British Guitar Bands Never Died

by Tom Elliott

Have you ever heard the myth that guitar bands are dead? They just don’t write straight-up anthems like they used to. There are too many other influences these days. Electronic music has taken over. You know what? Guitar bands are just plain boring. Why? Because everything has been done.

As over 200,000 people are currently at Glastonbury waiting for those ‘boring’ acts to turn their amps up to eleven, I think now is the perfect time to respond to the hearsay that British bands quite simply aren’t as good as they used to be. The best way to respond? The music.

I’ll be the first to admit that times have changed. Boisterous lead singers who’d rather neck a bottle of Jameson’s than chat to an interviewer about their intricate melodies are becoming rarer and rarer. Alex Turner and Matt Bellamy are from different sides of the coin to Liam Gallagher and Mick Jagger. Then again, the music has also changed. Arctic Monkeys and Muse are both different kinds of bands to Oasis and the Rolling Stones.

If you don’t turn the radio down every time you hear a distorted guitar, there’s probably a good chance you’re familiar with the current heavyweights of the genre - Arctic Monkeys, Biffy Clyro and Muse to name a few. These are today’s headliners. They’re great bands. They’ve made their own mark on the history of music. But Biffy Clyro and Muse have been around for over a decade. Alex Turner & Co are gearing up to release their fifth album.

Who are the future festival headliners? Who’s going to pick up a banged up guitar from their garage and write songs that will inspire thousands of people to simultaneously raise their pint of lager to the skies? There are plenty of candidates. Each have their own distinct sound. I’ve listed my personal favourites below.

True, these bands may not dominate the singles chart. These days the number one spot is reserved for a dance beat that you’ll probably be sick of after three visits to the Lemmy. Fear not though, you don’t have to lock yourself in your room listening to Oasis’ Definitely Maybe on repeat (as fun as that can be it does get a little bit repetitive).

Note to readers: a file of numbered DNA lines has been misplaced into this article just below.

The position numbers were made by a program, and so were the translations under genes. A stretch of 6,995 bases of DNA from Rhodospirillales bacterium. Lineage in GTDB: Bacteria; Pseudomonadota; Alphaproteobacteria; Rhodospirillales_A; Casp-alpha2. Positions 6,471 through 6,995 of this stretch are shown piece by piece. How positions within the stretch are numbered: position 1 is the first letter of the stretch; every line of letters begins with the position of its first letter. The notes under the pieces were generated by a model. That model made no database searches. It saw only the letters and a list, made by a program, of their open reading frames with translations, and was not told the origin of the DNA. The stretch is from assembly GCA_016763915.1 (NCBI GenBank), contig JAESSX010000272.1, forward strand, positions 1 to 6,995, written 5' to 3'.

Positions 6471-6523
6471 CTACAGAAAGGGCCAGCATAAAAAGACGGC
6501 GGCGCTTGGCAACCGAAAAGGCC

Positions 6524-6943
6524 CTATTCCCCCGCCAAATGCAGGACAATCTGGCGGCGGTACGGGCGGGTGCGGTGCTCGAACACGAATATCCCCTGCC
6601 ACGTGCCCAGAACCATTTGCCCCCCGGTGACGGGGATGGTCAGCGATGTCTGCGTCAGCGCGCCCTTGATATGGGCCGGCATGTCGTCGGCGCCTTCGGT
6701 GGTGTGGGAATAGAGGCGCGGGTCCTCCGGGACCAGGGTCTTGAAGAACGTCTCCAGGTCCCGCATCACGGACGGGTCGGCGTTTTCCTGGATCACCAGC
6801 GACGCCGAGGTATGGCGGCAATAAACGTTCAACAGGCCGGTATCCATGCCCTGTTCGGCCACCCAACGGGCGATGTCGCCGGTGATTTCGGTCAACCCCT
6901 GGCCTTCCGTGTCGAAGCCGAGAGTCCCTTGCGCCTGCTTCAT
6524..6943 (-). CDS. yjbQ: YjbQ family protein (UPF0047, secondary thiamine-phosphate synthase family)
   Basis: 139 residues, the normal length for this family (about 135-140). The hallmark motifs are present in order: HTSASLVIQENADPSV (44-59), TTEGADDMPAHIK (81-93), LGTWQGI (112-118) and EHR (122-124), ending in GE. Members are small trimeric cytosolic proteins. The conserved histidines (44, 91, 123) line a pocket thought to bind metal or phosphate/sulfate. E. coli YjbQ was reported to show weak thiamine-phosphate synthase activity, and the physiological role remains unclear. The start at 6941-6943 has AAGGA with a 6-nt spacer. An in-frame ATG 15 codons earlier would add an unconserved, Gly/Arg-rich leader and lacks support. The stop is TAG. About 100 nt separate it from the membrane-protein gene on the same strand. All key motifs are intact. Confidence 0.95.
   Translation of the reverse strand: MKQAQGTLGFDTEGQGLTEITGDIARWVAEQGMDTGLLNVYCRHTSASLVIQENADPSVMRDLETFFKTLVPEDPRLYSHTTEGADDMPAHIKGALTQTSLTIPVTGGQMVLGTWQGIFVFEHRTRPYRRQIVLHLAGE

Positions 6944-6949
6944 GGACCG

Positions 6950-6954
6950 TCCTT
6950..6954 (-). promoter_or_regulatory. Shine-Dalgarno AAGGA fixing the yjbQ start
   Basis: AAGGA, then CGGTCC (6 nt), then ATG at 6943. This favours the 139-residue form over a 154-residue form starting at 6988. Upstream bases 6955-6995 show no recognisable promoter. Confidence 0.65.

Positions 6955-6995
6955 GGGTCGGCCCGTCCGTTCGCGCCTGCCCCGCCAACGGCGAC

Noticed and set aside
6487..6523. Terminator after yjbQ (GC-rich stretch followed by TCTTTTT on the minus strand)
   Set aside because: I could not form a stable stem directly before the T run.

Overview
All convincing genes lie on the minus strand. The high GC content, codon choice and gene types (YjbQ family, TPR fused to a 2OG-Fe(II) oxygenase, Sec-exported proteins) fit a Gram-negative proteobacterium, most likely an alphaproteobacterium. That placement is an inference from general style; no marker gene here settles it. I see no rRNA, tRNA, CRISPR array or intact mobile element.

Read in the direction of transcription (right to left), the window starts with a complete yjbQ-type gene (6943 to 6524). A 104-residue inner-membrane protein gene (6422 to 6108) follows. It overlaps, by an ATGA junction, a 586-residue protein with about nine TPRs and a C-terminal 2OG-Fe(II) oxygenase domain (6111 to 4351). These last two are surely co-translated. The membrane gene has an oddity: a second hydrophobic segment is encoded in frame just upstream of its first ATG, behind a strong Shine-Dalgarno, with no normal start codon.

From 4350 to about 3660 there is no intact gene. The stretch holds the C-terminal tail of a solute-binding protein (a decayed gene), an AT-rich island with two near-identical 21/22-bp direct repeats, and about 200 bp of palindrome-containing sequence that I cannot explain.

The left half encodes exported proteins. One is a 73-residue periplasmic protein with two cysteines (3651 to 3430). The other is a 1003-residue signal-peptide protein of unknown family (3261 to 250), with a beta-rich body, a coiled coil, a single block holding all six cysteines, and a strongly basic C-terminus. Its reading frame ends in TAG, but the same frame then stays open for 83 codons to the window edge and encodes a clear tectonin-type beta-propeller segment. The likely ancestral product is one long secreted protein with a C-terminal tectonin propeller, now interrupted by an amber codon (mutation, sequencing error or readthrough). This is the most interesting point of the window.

There’s hope out there yet. My Reading/Leeds headliners for 2017? Two Door Cinema Club? The Maccabees and Twin Atlantic.

The Maccabees Three albums in, many of their fanbase would argue that The Maccabees are the heirs to the throne. Their last album, Given to the Wild, was a significant step forward for British music. It sounds fresh on every listen and answers any critic who says that guitar bands aren’t original anymore.

Tribes Four guys from Camden who decided there just weren’t enough traditional rock n’ roll choruses on the radio set out to write an album of festival tunes. 2009’s Baby introduced us to a band with promise. This year’s Wish to Scream cemented their place in Britain’s most exciting new bands.

Twin Atlantic Already favoured by many Radio 1 DJ’s, Twin Atlantic look set to follow in the footsteps of Scottish counterparts Biffy Clyro. Few bands can match the energy, choruses or infectious melodies that these Glasgow rockers pump out in every song. 2011’s Free is a modern classic. That was only their debut. Expect big things.

Bombay Bicycle Club A more delicate, experimental breed of band. Bombay Bicycle Club are one of the most versatile acts on the circuit. They’ve released three different albums that are polar opposites to each other. What ties them all together? Addictive vocal melodies riffs, and bass lines that are difficult to forget.

Two Door Cinema Club Fast drum beats, emotive lyrics and the catchiest guitar riffs around. Two Door Cinema Club are a band that have the world at their feet. It’s rare that an indie record appeals to all kinds of people/tastes.